Thread: Bas Rutten's Corner man's drill:
12/20/2007 2:55pm, #1
- Join Date
- Sep 2007
- Morehead Ky
What i did was this
this is the one me and my sparing buds practice. It helps you work on your defense game and practice looking at your op. Main Key is to build confidence in your defense game and to destroy fear in the process so you can lead with your body and not your fist when you fight. Your not gonna Die from a head shot wile sparing. Just convince your mind and body of that though practice.
Last edited by Omega; 12/20/2007 3:15pm at .
12/20/2007 3:16pm, #2
I gave this it's own thread. I think it's a good drill. We do this one too.
12/20/2007 3:38pm, #3
We did this alot in krav. I liked it.There is no cheating, there is only jiu-jitsu.
12/20/2007 5:41pm, #4
I do two versions of this exact drill:
1) The one where you're in a corner. It's called the "Corner Man" obviously.
2) A variant called toe-to-toe where you stand in an open space with you and your partner standing almost toe-to-toe (You line the tip of your lead leg toe with the line between jigsaw mats or whatever. You alternate being the aggressor or the defender for one minute rounds with no break, wearing 16Oz gloves and start slow, increasing the speed each round. Once the first round begins, you aren't allowed to move your lead foot from it's position.
4 x 1 minute rounds each = 8 minutes of consistent effort. Broken down as follows:
1st Minute: You attack at a slow pace, maximum of three hits per combo.
2nd Minute: Defend.
3rd Minute: You attack at a slightly faster pace, maximum of four hits per combo.
4th Minute: Defend.
5th Minute: You attack with a fair turn of speed - no limit to the number of strikes per combo
6th Minute: Defend. If you see an opening you counter.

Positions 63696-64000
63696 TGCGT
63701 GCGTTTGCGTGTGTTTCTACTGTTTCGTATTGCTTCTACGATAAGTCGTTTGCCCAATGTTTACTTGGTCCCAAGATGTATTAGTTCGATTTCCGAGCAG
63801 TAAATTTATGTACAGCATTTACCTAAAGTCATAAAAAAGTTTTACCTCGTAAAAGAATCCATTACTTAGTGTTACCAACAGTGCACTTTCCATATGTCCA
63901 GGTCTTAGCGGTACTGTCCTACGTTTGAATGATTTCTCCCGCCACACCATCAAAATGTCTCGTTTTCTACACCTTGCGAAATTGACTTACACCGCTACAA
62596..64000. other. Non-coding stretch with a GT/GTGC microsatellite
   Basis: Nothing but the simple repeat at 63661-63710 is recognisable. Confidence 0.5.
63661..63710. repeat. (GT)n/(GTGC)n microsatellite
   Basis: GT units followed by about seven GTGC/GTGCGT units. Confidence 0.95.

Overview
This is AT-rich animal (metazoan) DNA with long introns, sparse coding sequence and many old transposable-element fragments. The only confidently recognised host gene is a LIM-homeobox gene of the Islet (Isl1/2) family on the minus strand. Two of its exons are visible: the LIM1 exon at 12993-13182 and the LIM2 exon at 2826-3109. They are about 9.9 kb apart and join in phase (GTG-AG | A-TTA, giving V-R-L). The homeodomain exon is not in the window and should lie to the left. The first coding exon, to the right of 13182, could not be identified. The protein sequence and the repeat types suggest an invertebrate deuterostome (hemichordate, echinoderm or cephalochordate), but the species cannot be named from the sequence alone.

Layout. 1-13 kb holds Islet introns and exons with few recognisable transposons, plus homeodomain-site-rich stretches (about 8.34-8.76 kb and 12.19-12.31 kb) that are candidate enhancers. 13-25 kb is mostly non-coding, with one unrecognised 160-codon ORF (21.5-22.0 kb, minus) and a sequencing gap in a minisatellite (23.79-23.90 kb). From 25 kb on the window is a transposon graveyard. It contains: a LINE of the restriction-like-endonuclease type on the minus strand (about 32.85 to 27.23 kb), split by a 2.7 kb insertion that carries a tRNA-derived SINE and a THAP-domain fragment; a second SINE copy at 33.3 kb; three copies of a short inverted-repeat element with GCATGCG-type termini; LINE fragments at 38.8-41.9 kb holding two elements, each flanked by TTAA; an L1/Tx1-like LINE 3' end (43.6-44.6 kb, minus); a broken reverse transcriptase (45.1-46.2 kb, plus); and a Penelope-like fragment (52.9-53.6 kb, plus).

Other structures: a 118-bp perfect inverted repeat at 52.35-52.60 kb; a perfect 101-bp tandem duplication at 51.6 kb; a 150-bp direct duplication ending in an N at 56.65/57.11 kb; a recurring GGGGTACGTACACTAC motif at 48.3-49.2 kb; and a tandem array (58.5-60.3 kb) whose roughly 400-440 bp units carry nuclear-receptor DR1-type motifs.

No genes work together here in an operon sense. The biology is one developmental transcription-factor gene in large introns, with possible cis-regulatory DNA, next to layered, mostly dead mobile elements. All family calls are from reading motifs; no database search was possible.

7th Minute: You "punch out" for 60 seconds. Don't stop swinging.
8th Minute: Defend. If you see an opening you counter.
By the end, you feel pretty worn. Personally I find it harder to go first, because after the punch out round, the last thing you feel like doing is covering for a round. You take turns with this one, so if you went first the last time, you go second the next. I do this drill twice per session, about one session out of four.
The first drill really helped me learn to see while covering, as I used to find my hands would totally obscure my vision and I'd have some sort of panic response that left me wide open to a beating.
The second helped in the same area, but it also helped me reduce my back-pedaling, which was something I used to do far too much.
12/21/2007 12:04pm, #5
This is a great drill. I've done it light like in the video and almost 80% with gloves.
1/02/2008 11:23pm, #6
- Join Date
- Sep 2006
- Ontario, Canada
I do this drill all the time. Very very useful. Builds defense better than most, and the real, nasty kind of defense where footwork and distance aren't involved. Perfect for elminating flinch responses and keeping those gloves tight.
Do it with light counterpunching motion to really get your money's worth."[Fighting for Points] is doubtless very pretty, and invariably draws applause, but preferences should always be given to blows that do some business, to good straight hits that do something toward finishing the fight.
A man who has carefully trained for brilliant tapping play, will find himself considerably out of it in case he is called upon to do any real work."
-A.J. Newton, Boxing.
1/21/2008 6:48pm, #7
- Join Date
- Dec 2007
Would I expect to find this drill used in most good striking schools?
It looks v effective and yet so obvious. I did 3 yrs of TKD but still got my ass kicked mainly because when I covered up i wasn't looking out from behind my guard. This sure would have helped.
1/21/2008 6:53pm, #8
This is one of my fave drills, and one im always keen to do when helping people train. We didnt have a boxing corner so the defender would just stand with his back to the wall.